Next book



A deeply felt, swift-moving account of war and its complex aftermath.

A Marine-turned-politician recounts his time under fire in Iraq.

An ambitious but poor youngChicagoan, Gallego worked his way to a Harvard scholarship—and then, as he readily allows, partied hard enough to be asked to leave. Aimless, he joined the Marine Corps after 9/11 and was packed off to boot camp, where he tried to keep the Harvard connection quiet. His drill instructor found out and upbraided him: “Why the hell aren’t you an officer?...Are you stupid?” The author’s well-reasoned response in this agile memoir is to note that the division between Marine recruit and Harvard undergrad isn’t the political one of conservative versus liberal but instead a more abiding one of class and, to some extent, ethnicity. “Statistically,” writes Gallego, “you won’t find many young Latino males raised by single women in households with sketchy backgrounds getting college degrees, let alone from Harvard. The odds were far better that I’d be in prison, or even dead.” By the odd logic of the Marine Corps, Gallego was assigned to a reserve unit in New Mexico and sent to Iraq, where, for a time, his company was dubbed “Lucky Lima” for not having taken casualties. That luck soon ran out. Toward the end of Gallego's tour, Lima “had the dubious honor of being the hardest hit unit in the Marine Corps since the bombing at Beirut.” Gallego writes affectingly of his friendship with a young Navajo man who died there, one reason that, now a liberal Democrat and Arizona congressman, he takes an active legislative interest in Native American affairs. Condemning the Iraq misadventure as a political stunt—of a visiting Dick Cheney, he writes, “This asshole pushed us into a war that we didn’t need and then didn’t get us the armor that we did need”—the author notes that his training has helped put discipline in his life. It also saved others on Jan. 6, when he and fellow veterans helped their congressional colleagues escape the insurrectionary mob.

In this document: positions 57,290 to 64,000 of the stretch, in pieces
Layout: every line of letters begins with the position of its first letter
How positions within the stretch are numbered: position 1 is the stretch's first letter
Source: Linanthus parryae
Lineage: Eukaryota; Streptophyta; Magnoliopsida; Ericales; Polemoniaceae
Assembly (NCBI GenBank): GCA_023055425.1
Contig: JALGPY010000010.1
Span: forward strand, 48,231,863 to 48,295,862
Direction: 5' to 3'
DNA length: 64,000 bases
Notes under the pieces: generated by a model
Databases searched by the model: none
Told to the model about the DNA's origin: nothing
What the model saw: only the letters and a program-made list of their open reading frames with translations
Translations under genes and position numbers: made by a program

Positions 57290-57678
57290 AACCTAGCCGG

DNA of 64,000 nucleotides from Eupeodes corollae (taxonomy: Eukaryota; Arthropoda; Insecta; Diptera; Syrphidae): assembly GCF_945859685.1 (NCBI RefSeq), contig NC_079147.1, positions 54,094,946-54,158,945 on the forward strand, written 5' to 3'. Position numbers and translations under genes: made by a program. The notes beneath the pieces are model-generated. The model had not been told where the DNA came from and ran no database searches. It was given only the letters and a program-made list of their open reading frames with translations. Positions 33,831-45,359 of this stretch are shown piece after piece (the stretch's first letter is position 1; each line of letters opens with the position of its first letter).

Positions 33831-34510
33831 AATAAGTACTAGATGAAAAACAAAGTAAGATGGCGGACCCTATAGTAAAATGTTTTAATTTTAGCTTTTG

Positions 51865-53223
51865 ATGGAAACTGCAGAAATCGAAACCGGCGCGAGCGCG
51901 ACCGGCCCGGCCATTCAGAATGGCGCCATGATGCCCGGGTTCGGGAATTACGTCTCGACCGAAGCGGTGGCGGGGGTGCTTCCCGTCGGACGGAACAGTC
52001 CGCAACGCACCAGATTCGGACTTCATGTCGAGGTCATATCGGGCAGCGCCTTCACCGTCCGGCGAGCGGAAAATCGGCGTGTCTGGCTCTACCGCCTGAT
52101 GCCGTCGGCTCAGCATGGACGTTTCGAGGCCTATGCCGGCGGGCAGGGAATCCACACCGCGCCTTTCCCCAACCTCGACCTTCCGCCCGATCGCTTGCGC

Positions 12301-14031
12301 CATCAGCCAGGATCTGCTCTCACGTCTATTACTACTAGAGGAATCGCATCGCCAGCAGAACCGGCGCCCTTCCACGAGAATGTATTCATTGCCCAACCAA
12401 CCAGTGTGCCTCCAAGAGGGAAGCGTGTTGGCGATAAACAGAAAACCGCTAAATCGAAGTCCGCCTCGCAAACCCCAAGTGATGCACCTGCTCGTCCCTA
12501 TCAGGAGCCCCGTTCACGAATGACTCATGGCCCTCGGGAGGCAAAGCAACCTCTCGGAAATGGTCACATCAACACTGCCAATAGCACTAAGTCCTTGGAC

A deeply felt, swift-moving account of war and its complex aftermath.

Pub Date: Nov. 9, 2021

ISBN: 978-0-06-304581-1

Page Count: 336

Publisher: Custom House/Morrow

Review Posted Online: Sept. 28, 2021

Kirkus Reviews Issue: Oct. 15, 2021

Next book


If the authors are serious, this is a silly, distasteful book. If they are not, it’s a brilliant satire.

The authors have created a sort of anti-Book of Virtues in this encyclopedic compendium of the ways and means of power.